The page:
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The Zipf probability distribution is often used to model file size distribution or item access distributions on items in P2P systems. e.g. "Web Caching and Zip like Distribution Evidence and Implications", but neither Boost or the GSL (Gnu Scientific Library) provide an implementation to generate random numbers using this distribution. I have not found a (trustworthy) implementation using the common search engines.

How can random numbers that are distributed according to the Zipf distribution by using a U(0,1) random generator, e.g. the Mersenne twister?

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3 Answers

up vote 8 down vote accepted

zipfR is a free and open source library implemented with R. VGAM is another R package that also implements Zipf.

It's also worth noting that the Gnu Scientific Library has an implementation of the Pareto distribution which is effectively the continuous analogue of the discrete Zipf distribution.

Also, the Zeta distribution is equivalent to Zipf for infinite N. The GSL has an implementation of the Riemann zeta function, so you could use that to construct the distribution yourself.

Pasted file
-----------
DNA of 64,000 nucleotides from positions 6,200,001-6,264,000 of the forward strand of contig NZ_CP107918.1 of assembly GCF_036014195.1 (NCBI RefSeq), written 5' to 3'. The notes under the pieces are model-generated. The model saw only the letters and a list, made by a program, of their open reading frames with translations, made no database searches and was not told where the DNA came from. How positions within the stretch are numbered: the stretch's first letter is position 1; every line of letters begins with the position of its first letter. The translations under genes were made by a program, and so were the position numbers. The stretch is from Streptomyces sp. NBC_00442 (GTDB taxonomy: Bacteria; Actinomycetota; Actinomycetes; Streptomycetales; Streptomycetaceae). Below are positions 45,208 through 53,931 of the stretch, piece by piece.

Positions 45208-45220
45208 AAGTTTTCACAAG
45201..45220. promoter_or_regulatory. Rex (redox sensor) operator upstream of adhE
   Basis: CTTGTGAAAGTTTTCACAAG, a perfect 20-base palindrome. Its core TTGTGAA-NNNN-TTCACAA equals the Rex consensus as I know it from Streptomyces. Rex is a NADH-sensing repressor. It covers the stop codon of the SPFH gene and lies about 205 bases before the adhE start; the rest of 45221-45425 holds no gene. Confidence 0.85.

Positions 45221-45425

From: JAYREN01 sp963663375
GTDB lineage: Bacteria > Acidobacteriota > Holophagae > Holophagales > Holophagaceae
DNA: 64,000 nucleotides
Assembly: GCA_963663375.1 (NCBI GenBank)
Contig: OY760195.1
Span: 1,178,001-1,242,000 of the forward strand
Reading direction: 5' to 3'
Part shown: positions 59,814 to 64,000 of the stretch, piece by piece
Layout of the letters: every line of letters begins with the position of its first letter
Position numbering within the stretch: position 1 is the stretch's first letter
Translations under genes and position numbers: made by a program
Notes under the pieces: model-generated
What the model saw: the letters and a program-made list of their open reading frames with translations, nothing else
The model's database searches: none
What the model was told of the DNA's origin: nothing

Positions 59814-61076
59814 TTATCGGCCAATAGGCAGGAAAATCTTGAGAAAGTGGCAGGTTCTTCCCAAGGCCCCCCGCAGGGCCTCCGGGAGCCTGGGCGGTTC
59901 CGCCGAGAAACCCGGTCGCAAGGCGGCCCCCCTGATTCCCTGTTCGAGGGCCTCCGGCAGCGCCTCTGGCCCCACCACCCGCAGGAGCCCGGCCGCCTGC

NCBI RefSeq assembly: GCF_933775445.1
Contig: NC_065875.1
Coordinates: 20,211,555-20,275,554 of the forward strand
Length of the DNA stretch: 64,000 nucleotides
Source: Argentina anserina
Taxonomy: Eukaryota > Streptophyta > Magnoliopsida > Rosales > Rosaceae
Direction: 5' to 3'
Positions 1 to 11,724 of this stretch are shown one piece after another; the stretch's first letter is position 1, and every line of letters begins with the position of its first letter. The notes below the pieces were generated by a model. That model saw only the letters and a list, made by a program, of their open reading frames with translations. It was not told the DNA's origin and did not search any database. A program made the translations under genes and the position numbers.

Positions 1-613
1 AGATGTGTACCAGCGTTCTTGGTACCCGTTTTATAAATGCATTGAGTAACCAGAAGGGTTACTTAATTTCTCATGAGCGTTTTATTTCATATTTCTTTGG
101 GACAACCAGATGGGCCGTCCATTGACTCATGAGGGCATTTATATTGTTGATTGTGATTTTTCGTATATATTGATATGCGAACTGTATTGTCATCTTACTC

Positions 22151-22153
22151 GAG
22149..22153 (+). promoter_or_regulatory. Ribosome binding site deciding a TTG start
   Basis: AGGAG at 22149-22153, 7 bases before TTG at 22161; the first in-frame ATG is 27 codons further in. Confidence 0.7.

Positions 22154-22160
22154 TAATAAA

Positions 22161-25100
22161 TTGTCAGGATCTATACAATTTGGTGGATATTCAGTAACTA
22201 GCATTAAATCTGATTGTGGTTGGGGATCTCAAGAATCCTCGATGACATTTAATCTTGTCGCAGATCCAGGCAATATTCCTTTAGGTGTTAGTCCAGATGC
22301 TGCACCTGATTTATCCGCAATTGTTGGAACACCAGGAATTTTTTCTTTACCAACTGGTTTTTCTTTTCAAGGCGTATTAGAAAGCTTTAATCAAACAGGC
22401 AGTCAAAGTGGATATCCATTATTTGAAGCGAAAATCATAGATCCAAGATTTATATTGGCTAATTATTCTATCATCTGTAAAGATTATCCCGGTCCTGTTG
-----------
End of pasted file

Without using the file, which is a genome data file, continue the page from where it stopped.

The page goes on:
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+1 for VGAM. Its dzipf function will give you a list of probabilities for each rank, which you can use to generate item accesses. –  Mihai Capotă Apr 19 '13 at 9:52
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numpy.random.zipf generates Zipf samples using python.

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Unfortunately, it uses Riemann's zeta function, so it only takes exponents higher than 1, while many P2P populations are best modeled with exponents lower than 1. –  Mihai Capotă Apr 19 '13 at 9:57
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Here's a Python Zipf-like distribution generator for n items with parameter alpha >= 0:

import random 
import bisect 
import math 

class ZipfGenerator: 

    def __init__(self, n, alpha): 
        # Calculate Zeta values from 1 to n: 
        tmp = [1. / (math.pow(float(i), alpha)) for i in range(1, n+1)] 
        zeta = reduce(lambda sums, x: sums + [sums[-1] + x], tmp, [0]) 

        # Store the translation map: 
        self.distMap = [x / zeta[-1] for x in zeta] 

    def next(self): 
        # Take a uniform 0-1 pseudo-random value: 
        u = random.random()  

        # Translate the Zipf variable: 
        return bisect.bisect(self.distMap, u) - 1
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Excellent answer. For Python 3.x, add "from functools import *" –  Daniel Lemire Mar 20 '12 at 1:11
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